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Original Prussian (Saxon) Model 1867/94 Other Ranks Uhlan Tschapka - Size 57

Regular price $2,495.00

Item Description

Original Item: Only One Available. Now this is a fantastic example of an extremely hard to find Tschapka! This is in excellent, near complete condition and is even offered with a correct cockade on the front side. It does not get any better than this one.

The Ulanen (Lancers) Tschapka (chapka) with its distinctive square top first appeared in 1808 when Preußen introduced Ulanen (Lancer) Regiments to emulate the Polish lancers as did many nations; especially after the Polish Lancer's performance at Waterloo in 1815. The M1843 Tschapka was a tall helmet with a squared top which was secured with gilt chinscales. The neck of the upper flat portion on the Tschapka (called a "mortar board" by English collectors) was permanently covered with a colored cloth Paraderabatte (parade rabatte). The Paraderabatten colors were specific to each Regiment but were trimmed in white for Mannschaften (Other Ranks) and silver bullion for officers. The Fangschnur (securing cord) were attached to the top of the Tschapka with a toggle for Mannschaften and a hook for officer and private purchase.

In 1867 Preußen Ulanen Regiments adopted a new Tschapka which was significantly reduced in height and volume. The new Tschapka had the eagle Wappen (front plate) moved from the neck of the top to the front of the shell. The new 1860 Wappen now carried the "MIT GOTT FÜR KOENIG UND VATERLAND" (With God For King And Fatherland) Bandeau.

Strangely enough, it appears that the Prussian Wappen was replaced with a Kingdom of Saxony oxide steel wappen, with the imprint of the Prussian Eagle’s wings still visible. This helmet now features a wappen (front plate) with a star, on top of which is a coat of arms of the Kingdom of Sachsen (Saxony), which is surrounded by leaves and topped by a King's Crown. It also is missing the green/white Saxon State kokarden on the left while the Reichs (black/red/white) cockade is still present on the right.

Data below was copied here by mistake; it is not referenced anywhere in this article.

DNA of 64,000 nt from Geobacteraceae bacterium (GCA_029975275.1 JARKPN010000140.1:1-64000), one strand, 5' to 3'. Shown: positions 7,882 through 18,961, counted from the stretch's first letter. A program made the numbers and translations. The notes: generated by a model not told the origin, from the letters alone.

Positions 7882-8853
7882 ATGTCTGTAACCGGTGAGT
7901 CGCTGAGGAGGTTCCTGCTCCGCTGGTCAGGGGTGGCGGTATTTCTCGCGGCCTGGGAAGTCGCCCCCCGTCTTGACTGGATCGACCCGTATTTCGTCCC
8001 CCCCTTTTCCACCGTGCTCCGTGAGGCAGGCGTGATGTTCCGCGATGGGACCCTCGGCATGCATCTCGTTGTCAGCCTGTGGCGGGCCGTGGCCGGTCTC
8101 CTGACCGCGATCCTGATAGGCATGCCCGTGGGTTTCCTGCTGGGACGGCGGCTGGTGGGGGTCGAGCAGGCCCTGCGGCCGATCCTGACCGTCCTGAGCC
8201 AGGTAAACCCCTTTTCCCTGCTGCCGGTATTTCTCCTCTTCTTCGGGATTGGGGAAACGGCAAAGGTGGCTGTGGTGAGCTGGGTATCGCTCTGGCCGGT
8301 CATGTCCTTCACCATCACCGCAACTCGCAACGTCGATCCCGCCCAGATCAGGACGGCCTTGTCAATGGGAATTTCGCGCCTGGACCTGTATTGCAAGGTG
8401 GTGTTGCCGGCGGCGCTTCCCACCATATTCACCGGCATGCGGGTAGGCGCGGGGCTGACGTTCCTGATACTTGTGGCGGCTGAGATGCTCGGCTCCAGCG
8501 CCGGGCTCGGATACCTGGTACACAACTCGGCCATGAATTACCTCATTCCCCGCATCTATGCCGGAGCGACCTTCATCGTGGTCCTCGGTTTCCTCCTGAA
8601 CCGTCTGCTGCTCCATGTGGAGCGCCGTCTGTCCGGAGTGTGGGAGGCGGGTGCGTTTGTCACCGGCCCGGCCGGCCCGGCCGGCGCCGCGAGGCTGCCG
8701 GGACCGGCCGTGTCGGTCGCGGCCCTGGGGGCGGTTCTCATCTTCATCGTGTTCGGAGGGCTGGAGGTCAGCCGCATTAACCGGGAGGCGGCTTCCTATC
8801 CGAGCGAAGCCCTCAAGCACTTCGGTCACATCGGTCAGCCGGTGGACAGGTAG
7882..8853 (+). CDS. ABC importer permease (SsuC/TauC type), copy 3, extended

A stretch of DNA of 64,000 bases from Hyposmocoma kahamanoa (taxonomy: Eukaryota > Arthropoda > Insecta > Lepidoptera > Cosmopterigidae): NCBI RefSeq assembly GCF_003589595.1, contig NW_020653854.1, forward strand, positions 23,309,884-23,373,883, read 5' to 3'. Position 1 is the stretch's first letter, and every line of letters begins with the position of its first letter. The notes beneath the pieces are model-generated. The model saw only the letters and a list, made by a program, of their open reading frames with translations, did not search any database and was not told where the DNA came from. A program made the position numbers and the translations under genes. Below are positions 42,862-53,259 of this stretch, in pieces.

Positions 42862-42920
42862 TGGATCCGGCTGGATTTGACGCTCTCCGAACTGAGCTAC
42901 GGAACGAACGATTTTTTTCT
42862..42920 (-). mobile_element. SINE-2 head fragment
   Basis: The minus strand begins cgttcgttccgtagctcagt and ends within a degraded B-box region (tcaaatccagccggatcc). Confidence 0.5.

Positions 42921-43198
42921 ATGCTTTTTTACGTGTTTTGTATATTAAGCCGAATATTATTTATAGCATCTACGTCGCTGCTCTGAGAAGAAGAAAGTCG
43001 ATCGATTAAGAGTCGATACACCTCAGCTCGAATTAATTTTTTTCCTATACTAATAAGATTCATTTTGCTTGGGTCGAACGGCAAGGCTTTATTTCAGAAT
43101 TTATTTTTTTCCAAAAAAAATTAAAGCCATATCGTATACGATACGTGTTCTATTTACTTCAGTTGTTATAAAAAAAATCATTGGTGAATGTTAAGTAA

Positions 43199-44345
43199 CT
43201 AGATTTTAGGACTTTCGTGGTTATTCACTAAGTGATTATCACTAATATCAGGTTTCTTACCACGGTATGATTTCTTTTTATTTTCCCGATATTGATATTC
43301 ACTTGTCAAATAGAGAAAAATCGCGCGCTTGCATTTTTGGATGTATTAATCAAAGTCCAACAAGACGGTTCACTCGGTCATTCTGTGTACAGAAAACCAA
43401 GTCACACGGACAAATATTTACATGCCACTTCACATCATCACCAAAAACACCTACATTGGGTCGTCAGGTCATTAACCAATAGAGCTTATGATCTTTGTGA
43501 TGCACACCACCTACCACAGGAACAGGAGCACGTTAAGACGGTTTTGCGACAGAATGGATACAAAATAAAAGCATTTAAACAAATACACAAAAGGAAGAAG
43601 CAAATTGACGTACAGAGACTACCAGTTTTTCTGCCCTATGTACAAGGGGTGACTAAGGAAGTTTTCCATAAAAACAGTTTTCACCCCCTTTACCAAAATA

There are faint markings on the crown of the helmet, the size is still able to be read and states the helmet is size 57. The liner is in near excellent condition with a great color, all eyelets present and even retains the original leather thong. The Wappen Plate no longer retains leather wedges and is just resting in the holes on the front.

Overall a fantastic lancer's Uhlan Tschapka!

After the start of the Napoleonic Wars, uhlan formations were raised by the Duchy of Warsaw. Polish lancers serving with the French Army included the Vistula Legion and the Chevaux-légers lanciers de la Garde Impériale. The lancers of the Polish expeditionary corps, which fought alongside the French in Spain and Germany, spread the popularity of the Polish model of light cavalry. After the Battle of Somosierra, Napoleon said that one Polish cavalryman was worth 10 French soldiers. The chevaux-légers, French light cavalry units from the 16th century till 1815, were remodelled after the Uhlans. Following the Treaty of Tilsit in 1807 lancer regiments designated as Uhlans were reintroduced in the Prussian service.

During and after the Napoleonic Wars, cavalry regiments armed with lances were formed in many states throughout Europe, including the armies of Italy, Spain, Portugal, Sweden and Russia. While cavalry carrying this weapon were usually specifically designated as lancers or uhlans, in some instances the front rank troopers of hussar or dragoon regiments were also armed with lances.

In one notable action during the Waterloo Campaign as the French lancers advanced out of a defile — created by the bridge over the Dyle and village of Genappe — although they were stationary as they formed up, they lowered their lances to receive a charge by the sabre wielding British 7th Hussars who drove them back through Genappe and onto the bridge.

During the Battle of Albuera, the 1st Vistulan Lancers Regiment in French service virtually annihilated three of four of the British infantry regiments comprising Colborne's 1st Brigade. In 1816 the British army established its own lancer regiments; converting four regiments of light dragoons for the purpose and adopting items of Polish equipment and uniforms, including the square-topped Polish uhlan cap.

The traditions of the Polish uhlans were preserved during the Kingdom of Poland. They fought both in the November Uprising of 1830 and in the January Uprising of 1863.
Uhlans were deployed in the Franco-Prussian War by the Prussian Army in a variety of traditional light cavalry roles. During the siege of Paris, uhlans were tasked with shadowing passenger balloons launched from the city: their capacity for rapid movement made uhlans the only troops able to keep pace with the balloons, either to seize them on landing or at least report trajectory and destination.

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